If you have been in your garden these last few days, chances are you’ve spotted a few Japanese beetles. The adults have hatched, and I have a feeling we are in for a good beetle season.
I am neither an entomologist, nor a prognosticator, nor do I have a crystal ball. However, I have seen quite a few adult Japanese beetles in the last few days and something tells me I might see a lot more in the future. Just a gut feeling and I hope I am wrong.
The adults have bronze wings with a metallic green head. If you look closely at the adult, you will also see five white hair tufts on each side of the body and two tufts on the rear end.
Adult Japanese beetles have a huge appetite for a wide variety of plants. While many insects are host-specific (i.e. they prefer a certain plant), these beetles feed on more than 300 species of plants.
The saying, “if you plant it they will come” holds true for these critters. If you have their preferred food, they will likely pay you a visit at some point.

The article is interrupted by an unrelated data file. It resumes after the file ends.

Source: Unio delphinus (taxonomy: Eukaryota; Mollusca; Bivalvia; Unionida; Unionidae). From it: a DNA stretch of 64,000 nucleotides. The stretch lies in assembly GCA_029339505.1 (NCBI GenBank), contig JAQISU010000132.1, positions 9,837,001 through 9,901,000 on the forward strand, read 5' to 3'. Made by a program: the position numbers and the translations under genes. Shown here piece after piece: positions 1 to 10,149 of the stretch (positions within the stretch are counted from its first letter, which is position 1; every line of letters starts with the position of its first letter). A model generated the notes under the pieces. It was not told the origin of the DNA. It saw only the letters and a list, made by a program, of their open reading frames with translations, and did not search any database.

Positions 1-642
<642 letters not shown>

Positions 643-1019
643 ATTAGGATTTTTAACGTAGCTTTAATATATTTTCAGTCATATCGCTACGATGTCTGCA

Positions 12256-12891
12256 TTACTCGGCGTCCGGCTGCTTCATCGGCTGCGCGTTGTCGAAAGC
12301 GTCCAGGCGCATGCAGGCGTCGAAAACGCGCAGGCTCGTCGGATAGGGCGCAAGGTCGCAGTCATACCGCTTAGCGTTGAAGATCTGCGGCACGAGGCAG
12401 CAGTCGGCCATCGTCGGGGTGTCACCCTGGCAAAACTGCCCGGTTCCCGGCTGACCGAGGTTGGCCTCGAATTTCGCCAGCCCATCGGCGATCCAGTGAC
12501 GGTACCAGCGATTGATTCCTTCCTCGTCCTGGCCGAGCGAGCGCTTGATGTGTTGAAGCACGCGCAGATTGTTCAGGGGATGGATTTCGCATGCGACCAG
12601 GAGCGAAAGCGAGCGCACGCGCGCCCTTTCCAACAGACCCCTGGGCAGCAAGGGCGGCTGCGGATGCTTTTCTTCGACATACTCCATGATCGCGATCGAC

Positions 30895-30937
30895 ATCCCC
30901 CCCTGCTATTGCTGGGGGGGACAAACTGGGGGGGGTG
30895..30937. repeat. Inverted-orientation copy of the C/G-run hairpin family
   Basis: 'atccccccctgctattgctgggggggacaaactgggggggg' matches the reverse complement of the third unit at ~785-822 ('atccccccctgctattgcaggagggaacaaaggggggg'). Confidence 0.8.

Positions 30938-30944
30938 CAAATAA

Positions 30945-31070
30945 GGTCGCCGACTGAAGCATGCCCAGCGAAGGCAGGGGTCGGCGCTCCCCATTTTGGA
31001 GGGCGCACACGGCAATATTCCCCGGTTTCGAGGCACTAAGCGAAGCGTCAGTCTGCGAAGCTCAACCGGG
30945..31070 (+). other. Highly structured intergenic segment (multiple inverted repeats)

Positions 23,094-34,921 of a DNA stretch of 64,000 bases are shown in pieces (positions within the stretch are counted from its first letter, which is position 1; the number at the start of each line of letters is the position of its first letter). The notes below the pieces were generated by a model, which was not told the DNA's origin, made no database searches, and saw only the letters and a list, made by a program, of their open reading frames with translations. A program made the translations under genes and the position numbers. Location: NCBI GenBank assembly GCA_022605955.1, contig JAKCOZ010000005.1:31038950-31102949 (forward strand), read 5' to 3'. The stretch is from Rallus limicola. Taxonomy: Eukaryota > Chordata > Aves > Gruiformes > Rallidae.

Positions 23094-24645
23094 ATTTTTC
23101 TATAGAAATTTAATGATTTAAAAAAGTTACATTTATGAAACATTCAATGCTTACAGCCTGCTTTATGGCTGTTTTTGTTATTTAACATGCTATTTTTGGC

Populations of adults have been relatively small in my area (northern Miami Valley) but I heard from readers last year in the Beavercreek and Centerville areas that the populations there were quite heavy.
I really haven’t seen a “bad” year with these adults in quite a while — which is another reason why I suspect I may see more this year.
The larvae or grubs feed on turfgrass roots. There are also other white grubs that feed on turfgrass roots as well such as masked chafer, June beetles, May beetles and the black turfgrass aetanius.
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Again, depending on populations, the larvae can damage a lawn to the point of reseeding or complete replacement if populations are extreme.
Controlling the grub does not lead to controlling the adults. If you have the plants that the adults like, they will come from other lawns. Therefore, controlling grubs should be done if there are enough in the lawn to warrant control.
A few grubs feeding won’t cause a lot of problem for the turf. However, if you find nine to 12 per square foot of turf, you will see lawn damage.
There are several sprays on the market for the adult Japanese beetle. They have to be reapplied every so often (follow the label) in order to keep the adults at bay.
I don’t normally worry about Japanese beetles feeding on trees, but I don’t like them on my roses and hibiscus. I will first knock the beetles off of the flowers into a bucket of soapy water. Once populations become damaging to the flowers, I use pesticide sprays.
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